EU approves Microsoft-Activision merger threatened by UK veto
The European Commission on Monday approved the acquisition of the American video game publisher Activision Blizzard by Microsoft for 69 billion dollars, three weeks after a British veto which jeopardizes the operation.
This green light is conditional on Microsoft’s compliance with measures proposed by the American giant to guarantee competition in the market for dematerialized games accessible by streaming. These commitments “fully address the competition concerns raised by the Commission”, the EU executive said in a statement.
In a video game sector in full consolidation, Microsoft, which markets the Xbox console, announced in January 2022 the acquisition of Activision Blizzard, publisher of hits such as “Call of Duty”, “World of Warcraft” and “Candy Crush”. , for 69 billion dollars, a record amount in this sector.
The merger, if completed, would give rise to the third player in the sector in terms of turnover, behind the Chinese Tencent and the Japanese Sony, maker of the PlayStation.
The European Commission, guardian of competition in the EU, opened an in-depth investigation into this operation in November. But the procedure will have made it possible to allay his fears.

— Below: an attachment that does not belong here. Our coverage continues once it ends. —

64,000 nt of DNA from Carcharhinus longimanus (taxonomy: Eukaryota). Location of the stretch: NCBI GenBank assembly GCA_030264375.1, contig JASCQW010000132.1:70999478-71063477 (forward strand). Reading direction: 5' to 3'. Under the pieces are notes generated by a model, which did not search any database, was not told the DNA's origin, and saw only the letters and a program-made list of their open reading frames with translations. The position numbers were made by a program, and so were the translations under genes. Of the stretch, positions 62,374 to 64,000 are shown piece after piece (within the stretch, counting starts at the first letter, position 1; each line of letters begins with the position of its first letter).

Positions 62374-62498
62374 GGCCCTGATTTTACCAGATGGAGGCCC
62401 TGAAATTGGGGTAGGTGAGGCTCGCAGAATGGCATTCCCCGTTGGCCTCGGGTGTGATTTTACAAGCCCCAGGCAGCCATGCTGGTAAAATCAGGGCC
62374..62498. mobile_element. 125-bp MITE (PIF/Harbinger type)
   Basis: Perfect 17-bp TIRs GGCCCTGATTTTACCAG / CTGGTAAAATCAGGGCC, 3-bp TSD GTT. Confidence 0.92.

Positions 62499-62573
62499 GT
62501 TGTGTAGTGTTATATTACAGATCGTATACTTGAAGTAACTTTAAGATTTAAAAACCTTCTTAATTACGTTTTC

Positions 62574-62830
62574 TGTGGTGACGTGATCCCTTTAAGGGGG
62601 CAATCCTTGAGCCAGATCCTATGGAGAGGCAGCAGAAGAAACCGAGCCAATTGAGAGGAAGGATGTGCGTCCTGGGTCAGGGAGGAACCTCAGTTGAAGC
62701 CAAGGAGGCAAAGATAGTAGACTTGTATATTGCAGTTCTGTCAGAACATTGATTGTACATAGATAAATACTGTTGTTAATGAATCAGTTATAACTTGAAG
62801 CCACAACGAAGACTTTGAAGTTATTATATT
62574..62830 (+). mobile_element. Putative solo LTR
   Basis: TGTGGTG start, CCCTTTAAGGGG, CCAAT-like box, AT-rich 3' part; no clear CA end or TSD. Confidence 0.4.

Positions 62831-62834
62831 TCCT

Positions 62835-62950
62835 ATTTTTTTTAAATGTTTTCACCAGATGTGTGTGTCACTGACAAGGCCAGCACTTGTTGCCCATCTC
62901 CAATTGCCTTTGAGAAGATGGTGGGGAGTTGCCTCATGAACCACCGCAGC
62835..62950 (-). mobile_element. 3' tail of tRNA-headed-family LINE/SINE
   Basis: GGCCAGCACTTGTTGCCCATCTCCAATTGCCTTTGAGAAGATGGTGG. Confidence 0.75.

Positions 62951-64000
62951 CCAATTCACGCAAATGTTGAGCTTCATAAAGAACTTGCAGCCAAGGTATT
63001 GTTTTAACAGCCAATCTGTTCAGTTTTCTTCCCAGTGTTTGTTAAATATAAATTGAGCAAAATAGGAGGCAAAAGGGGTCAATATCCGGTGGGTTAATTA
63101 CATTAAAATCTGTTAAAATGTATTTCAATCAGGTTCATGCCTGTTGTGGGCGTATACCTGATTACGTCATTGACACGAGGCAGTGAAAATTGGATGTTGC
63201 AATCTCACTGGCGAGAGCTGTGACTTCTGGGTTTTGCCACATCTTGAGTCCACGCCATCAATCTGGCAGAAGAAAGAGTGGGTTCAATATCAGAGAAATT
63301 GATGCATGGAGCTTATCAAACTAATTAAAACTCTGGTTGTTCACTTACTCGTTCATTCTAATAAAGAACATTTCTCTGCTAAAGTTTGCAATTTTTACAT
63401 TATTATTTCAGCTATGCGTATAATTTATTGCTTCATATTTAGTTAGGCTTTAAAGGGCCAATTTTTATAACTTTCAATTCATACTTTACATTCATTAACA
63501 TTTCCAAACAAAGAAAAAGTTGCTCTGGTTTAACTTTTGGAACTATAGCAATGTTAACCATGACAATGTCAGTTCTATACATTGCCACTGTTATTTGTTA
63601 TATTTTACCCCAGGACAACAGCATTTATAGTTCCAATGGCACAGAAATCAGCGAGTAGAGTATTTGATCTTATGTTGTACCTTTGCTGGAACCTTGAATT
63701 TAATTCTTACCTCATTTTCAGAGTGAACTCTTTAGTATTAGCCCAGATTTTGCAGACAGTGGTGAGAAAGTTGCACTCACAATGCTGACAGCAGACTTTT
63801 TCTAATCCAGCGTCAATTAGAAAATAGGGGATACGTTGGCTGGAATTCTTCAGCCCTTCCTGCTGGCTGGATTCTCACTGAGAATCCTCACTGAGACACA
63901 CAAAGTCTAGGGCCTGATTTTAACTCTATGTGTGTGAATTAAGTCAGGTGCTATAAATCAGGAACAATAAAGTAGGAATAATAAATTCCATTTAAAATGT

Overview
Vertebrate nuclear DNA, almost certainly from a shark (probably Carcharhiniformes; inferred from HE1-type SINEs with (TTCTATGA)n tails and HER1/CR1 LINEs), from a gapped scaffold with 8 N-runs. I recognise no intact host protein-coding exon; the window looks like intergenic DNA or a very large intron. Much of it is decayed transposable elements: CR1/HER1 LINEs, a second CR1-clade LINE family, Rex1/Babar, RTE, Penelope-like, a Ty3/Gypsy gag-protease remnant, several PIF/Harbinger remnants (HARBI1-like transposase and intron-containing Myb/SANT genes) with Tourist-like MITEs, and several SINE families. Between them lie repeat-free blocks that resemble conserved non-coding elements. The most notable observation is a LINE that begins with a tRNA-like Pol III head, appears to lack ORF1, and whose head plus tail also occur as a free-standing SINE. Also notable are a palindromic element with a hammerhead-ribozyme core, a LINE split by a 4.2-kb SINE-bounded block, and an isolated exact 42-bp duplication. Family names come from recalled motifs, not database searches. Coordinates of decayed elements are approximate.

However, the future of the takeover remains uncertain. Because, for the first time since Brexit in an issue of such magnitude, Brussels and London have adopted divergent positions.
The British Competition Authority (CMA) announced on April 26 its decision to block the mega-merger, judging the risks too high for competition.
Microsoft had immediately announced that it would appeal. “This decision appears to reflect a misunderstanding of this market and how cloud technology actually works,” the group said.
The green light from Brussels should provide him with solid arguments to challenge the CMA’s decision before the Competition Appeal Tribunal (CAT) in the United Kingdom.
“If Microsoft does not win the appeal before the CAT, it will not be able to proceed with the acquisition even if the European Commission approves it,” said Anne Witt, specialist in competition law at EDHEC (France).
“Unless, of course, Microsoft decides to exit the UK market, but that seems unlikely,” she explained.